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The stone softens

Susanne Messmer reports on the Chinese film scene, and changing attitudes to censorship

Anyone who strolls through China's big cities today would find it hard to detect why something like film censorship is still practised. Everywhere there are Internet cafes where teenagers offer telephone sex, play computer games that are banned in the west, and play around with the most expensive cell phones on the market today. In front of the cafes, elderly people collect garbage as a way to improve upon their monthly pension, and children work in bands of beggars. There is more brutality on any street corner in China than in a splatter porn film. You have to ask yourself where the "collective conscience" is hiding, for whose "development" the communist film was once supposed to function, and for whose "protection" the censorship authority, or the so-called "Film Office," was established more than 50 years ago. And it's even more perplexing when time and again holy indignation sweeps through the western press, as was recently the case when the Chinese authorities made clear that in their view director Lou Ye should not have been allowed to show his newest film, "Summer Palace," in Cannes. And now he may be banned from his profession.

Scene from Lou Ye's "Summer Palace." Copyright Dreamfactory/ Laurel Films/ Rosem Films and Flying Moon

Ask around a bit in China's film scene, and you quickly gets the impression that no one is incensed any more about censorship, because it can do very little to curtail the truth or ban violence, sex or criticism from the screen. Today, people only get upset about censorship when it restricts the development of the Chinese film industry. If a western film is banned, that's even considered amusing. An employee of a DVD business, who did not want to be named, says: "Mission Impossible III" had to be shortened because Shanghai was shown in the film as a slum, with laundry fluttering from bamboo poles. "The Da Vinci Code" reportedly was dropped because an influential lobby of Chinese Catholics felt insulted by it. And "Pirates of the Caribbean 2" didn't make it past the censors because it has scenes of cannibalism. "Such anecdotes give an overall impression of Schadenfreude," he says, "a kind of gloating over the fact that Hollywood can't get a foot in the door in China."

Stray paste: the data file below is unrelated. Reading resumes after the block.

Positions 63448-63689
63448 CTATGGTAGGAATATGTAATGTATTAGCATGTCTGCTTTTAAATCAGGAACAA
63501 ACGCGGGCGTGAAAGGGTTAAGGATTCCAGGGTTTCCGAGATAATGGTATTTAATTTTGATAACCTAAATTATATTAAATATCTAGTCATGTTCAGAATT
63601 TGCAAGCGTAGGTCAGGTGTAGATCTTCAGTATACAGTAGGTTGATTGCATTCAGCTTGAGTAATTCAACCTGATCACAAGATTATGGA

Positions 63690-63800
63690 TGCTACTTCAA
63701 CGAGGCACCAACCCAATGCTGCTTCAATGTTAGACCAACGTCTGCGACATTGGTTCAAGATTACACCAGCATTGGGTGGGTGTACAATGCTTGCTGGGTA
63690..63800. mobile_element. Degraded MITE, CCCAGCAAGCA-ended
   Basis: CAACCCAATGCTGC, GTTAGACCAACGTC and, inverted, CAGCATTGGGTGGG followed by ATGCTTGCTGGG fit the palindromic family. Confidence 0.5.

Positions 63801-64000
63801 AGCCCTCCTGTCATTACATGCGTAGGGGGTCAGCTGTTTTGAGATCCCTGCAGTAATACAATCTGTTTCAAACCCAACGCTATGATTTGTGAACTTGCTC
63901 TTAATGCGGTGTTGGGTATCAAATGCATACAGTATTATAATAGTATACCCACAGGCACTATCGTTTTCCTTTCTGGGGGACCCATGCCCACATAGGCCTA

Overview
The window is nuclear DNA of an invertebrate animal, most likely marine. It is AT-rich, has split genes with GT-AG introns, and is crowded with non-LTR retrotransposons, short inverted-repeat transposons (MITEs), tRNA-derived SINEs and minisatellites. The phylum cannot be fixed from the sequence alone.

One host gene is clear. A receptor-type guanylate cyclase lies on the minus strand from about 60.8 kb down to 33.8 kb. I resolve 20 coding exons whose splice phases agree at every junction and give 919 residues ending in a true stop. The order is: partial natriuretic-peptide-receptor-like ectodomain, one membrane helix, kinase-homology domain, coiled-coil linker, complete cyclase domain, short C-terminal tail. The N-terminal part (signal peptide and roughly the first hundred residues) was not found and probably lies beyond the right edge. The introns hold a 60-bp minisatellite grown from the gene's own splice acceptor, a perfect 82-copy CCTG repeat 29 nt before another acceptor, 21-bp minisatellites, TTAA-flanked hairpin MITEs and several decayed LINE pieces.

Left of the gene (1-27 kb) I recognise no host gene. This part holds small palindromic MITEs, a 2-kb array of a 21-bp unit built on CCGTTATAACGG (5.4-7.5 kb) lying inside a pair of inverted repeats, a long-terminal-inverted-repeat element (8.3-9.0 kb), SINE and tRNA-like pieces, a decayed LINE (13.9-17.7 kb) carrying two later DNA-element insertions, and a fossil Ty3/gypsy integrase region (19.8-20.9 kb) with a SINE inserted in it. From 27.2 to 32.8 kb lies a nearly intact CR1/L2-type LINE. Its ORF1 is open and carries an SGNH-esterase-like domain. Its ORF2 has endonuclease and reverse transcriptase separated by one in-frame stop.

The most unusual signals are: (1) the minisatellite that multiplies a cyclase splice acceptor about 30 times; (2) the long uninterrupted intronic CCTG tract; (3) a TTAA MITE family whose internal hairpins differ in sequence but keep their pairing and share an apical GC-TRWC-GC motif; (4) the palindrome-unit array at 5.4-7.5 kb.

It's clear that the censorship authority has recently been faced with the ubiquitous issue of the economy. The Chinese film industry only can develop if Chinese films can also be shown in China. Anyone who only produces and shows films abroad will fail to bring money home. There is more agreement among Chinese film-makers today on this point than a few years ago, and it seems the Chinese film censors have understood this. If you ask directors today what they think of censorship, you seldom get the answer that they couldn't care less whether own films were seen in Chinese cinemas or only available on pirated DVDs. Whereas a few years ago they might have compared censorship to a stone in a river and film to the water that finds its way around it, today they will say that much has changed within the censorship authority, and that the two sides have started to talk.